My internet service provider quickly brought this site back up. He described the problem:

“…When a group of processes, in this case the PHP Interpreter php-fpm, experiences high memory pressure, it kills the entire group. The cause of the pressure is too many criminals attacking too many sites simultaneously. They’re stupid, running scripts which very rapidly request php pages with vulnerabilities, hoping to find one. When too many of them are doing this at the same time, we get this problem…. It’s irritating to me that literally more resources have to be devoted to fending off criminals than providing the actual service….”

As for my other website, I’m converting it from a dynamic site run on WordPress to static HTML. It’s kind of funny. I started out building websites by writing HTML in a text editor. That was too time-consuming, so I switched to using WordPress as a CMS. And now for this one small website, I’m switching back writing HTML in a text editor because it takes less time than dealing with all the security needed to keep WordPress from being compromised.

Email notifications

Every once in a while, someone asks me if they can get notified by email when I post something on this blog. There are several solid email notification solutions for WordPress that charge a fee — but I can’t justify spending any more than I already do on this website. And all the email notification solutions I’ve found take time to set up and maintain — but I’d rather spend the limited amount of time I have on writing blog posts rather than on maintaining an email list.

These days, most of the web is devoted to making money. Websites are either trying to promote a business or a nonprofit, or websites are trying to show you advertisements. Those people who make money from their websites — by showing you ads, or by promoting goods or services, or by soliciting donations for a nonprofit — are more likely to have a marketing budget and staff time they can devote to their website. But on this website, it’s just me, with no marketing budget.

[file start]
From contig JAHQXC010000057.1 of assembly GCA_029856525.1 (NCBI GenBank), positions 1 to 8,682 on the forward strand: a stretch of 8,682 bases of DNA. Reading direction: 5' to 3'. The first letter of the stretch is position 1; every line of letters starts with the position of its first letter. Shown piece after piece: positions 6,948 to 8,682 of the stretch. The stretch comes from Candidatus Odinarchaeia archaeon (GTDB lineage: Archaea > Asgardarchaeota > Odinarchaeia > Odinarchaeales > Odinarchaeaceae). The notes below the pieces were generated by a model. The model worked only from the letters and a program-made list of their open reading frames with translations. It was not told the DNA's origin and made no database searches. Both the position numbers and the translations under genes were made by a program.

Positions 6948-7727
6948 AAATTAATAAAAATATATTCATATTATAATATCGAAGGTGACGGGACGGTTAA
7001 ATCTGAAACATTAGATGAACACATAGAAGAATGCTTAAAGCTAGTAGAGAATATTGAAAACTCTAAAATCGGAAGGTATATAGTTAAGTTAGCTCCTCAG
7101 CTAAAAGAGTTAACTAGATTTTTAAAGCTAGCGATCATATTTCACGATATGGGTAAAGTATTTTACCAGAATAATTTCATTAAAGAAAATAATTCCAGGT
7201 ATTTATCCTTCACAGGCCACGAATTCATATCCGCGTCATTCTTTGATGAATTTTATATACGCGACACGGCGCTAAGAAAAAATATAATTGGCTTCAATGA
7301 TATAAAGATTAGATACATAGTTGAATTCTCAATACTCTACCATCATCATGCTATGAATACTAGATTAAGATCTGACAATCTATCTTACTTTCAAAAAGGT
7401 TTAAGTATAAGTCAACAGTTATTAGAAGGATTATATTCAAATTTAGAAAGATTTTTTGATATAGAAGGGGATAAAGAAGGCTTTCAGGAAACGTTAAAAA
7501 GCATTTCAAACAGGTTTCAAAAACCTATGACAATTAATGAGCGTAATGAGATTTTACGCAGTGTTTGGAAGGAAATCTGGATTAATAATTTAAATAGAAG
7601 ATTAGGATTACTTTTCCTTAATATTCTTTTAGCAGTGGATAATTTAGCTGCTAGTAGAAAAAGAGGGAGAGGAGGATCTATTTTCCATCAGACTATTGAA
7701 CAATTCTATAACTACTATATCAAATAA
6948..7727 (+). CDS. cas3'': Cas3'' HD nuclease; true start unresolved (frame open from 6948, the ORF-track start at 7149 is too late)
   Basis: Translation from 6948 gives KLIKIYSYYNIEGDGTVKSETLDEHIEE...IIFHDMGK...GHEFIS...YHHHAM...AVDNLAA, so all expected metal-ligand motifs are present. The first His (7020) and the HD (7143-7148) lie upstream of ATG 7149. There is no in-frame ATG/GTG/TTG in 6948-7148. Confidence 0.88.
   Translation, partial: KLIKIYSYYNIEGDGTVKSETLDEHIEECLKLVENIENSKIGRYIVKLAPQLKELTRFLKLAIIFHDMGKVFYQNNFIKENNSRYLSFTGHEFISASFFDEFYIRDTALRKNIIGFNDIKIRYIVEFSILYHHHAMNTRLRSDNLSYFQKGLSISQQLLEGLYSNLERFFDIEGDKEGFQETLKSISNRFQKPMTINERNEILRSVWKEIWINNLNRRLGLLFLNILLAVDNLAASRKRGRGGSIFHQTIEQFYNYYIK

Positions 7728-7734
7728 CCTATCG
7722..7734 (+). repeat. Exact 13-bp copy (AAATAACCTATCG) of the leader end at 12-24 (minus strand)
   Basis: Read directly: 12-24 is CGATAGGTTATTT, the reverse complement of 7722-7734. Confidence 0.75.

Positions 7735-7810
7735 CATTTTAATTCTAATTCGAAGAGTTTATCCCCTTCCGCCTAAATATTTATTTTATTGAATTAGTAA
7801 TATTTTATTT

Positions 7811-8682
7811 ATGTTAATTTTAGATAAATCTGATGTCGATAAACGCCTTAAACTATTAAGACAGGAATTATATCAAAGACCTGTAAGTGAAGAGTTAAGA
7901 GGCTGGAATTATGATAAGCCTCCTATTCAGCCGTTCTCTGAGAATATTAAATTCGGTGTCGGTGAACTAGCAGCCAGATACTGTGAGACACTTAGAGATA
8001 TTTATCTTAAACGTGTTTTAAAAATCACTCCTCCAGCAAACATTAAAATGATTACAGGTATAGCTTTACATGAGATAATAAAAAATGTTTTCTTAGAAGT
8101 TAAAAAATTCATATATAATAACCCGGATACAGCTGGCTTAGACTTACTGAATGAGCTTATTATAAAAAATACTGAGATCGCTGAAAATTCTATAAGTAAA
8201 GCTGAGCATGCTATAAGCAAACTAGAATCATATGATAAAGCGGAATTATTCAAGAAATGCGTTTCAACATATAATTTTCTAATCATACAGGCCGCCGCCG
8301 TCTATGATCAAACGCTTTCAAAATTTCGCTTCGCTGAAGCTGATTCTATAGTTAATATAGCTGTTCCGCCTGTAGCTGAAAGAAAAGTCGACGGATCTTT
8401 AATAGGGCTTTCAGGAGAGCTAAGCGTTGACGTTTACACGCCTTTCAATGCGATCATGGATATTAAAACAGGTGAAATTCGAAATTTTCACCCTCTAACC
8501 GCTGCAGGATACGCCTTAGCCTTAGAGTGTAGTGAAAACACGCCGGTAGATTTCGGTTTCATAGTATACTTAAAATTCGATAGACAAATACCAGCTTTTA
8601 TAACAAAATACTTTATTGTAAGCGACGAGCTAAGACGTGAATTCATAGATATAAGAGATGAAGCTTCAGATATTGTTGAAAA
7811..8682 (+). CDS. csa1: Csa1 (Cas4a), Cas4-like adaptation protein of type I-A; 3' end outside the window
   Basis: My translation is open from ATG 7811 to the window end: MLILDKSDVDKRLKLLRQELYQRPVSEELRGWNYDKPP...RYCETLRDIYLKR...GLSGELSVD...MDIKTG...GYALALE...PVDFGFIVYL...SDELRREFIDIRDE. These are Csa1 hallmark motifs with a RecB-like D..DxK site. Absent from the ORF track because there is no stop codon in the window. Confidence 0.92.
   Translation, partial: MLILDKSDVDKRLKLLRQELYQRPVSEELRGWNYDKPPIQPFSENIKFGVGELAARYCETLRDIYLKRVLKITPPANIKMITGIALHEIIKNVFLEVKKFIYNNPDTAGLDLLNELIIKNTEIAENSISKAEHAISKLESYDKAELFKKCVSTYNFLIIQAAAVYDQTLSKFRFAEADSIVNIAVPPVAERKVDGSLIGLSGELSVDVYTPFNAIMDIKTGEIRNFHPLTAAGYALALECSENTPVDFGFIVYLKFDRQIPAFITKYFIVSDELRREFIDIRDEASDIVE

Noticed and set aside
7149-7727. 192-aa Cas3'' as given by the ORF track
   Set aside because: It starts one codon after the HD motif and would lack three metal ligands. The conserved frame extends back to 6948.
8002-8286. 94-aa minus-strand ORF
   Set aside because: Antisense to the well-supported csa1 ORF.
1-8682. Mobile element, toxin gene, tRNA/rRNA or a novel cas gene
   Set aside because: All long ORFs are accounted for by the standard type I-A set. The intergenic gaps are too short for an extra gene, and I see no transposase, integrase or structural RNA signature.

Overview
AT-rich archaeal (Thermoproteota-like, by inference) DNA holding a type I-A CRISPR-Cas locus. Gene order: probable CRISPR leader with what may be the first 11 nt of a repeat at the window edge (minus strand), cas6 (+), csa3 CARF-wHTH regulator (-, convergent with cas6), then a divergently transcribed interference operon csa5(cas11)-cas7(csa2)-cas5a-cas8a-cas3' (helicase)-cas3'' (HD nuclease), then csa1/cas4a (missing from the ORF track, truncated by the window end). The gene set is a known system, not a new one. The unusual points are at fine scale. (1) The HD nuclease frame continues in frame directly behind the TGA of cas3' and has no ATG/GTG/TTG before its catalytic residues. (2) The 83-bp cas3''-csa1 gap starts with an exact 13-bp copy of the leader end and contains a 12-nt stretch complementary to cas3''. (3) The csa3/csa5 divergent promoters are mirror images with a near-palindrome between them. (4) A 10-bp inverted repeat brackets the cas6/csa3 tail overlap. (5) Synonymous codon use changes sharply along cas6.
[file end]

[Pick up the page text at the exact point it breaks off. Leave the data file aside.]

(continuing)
I wish RSS were still a viable option for reading blogs, but it’s not. I guess your only option is to check this site regularly for new posts.

But even if there are no email notifications here, there are no ads, either. And no gobbling up your personal data and selling it….

Blog index

I’m in the process of bringing the index to this blog up to date. I maintained the index up until 2012, then let if fall into disuse.

You might wonder: who’s going to bother looking at an index when you can just use the search function? But I feel that a blog index can do two things. First, just as when browsing a physical library, a reader might stumble across topics they didn’t even know they were interested in. Second, I think the index will serve as another additional little piece of search engine optimization, exposing search engine bots to yet another mention of obscure names and topics.

If you happen to use the index, and come across any problems, please email me or leave a comment.

Slight change

For many years, the tagline of this blog read: “A post-modern heretic’s spiritual journey.” I finally decided a more accurate tagline is: “A post-modern heretic’s journey through ecological spirituality.” Maybe that’s too specific… but for now it feels like “ecological spirituality” is a better descriptor.

Update, 1 Aug 2023: I changed the tagline back to the original one.

New approach to defeating evil spammers

I’m trying something new.

For some years now, this blog has used a WordPress plugin called “CaptchaBank.” This plugin forced you to solve an arithmetic problem before you could comment (and I have had to solve an arithmetic problem before I could login). It was a great plugin that kept the spammers at bay. And it wasn’t based on Google’s horrible “reCaptcha” which steals your data and has an appalling user interface.

Alas, Captcha Bank is no longer being maintained. I finally had to deactivate it.

Fortunately, Cloudflare has released a new form of Captcha which they call “Turnstile.” You can read about it here. They don’t steal your data. And Cloudflare is a company that I have at least a moderate amount of trust in (as opposed to Google, which sadly I can no longer trust at all). So I installed a plugin that runs Turnstile on WordPress.

With luck, everything will run smoothly and you won’t notice a difference. But if anything goes wrong, this will explain why you’re unable to comment. If that happens, please let me know (you can find my email on the About page).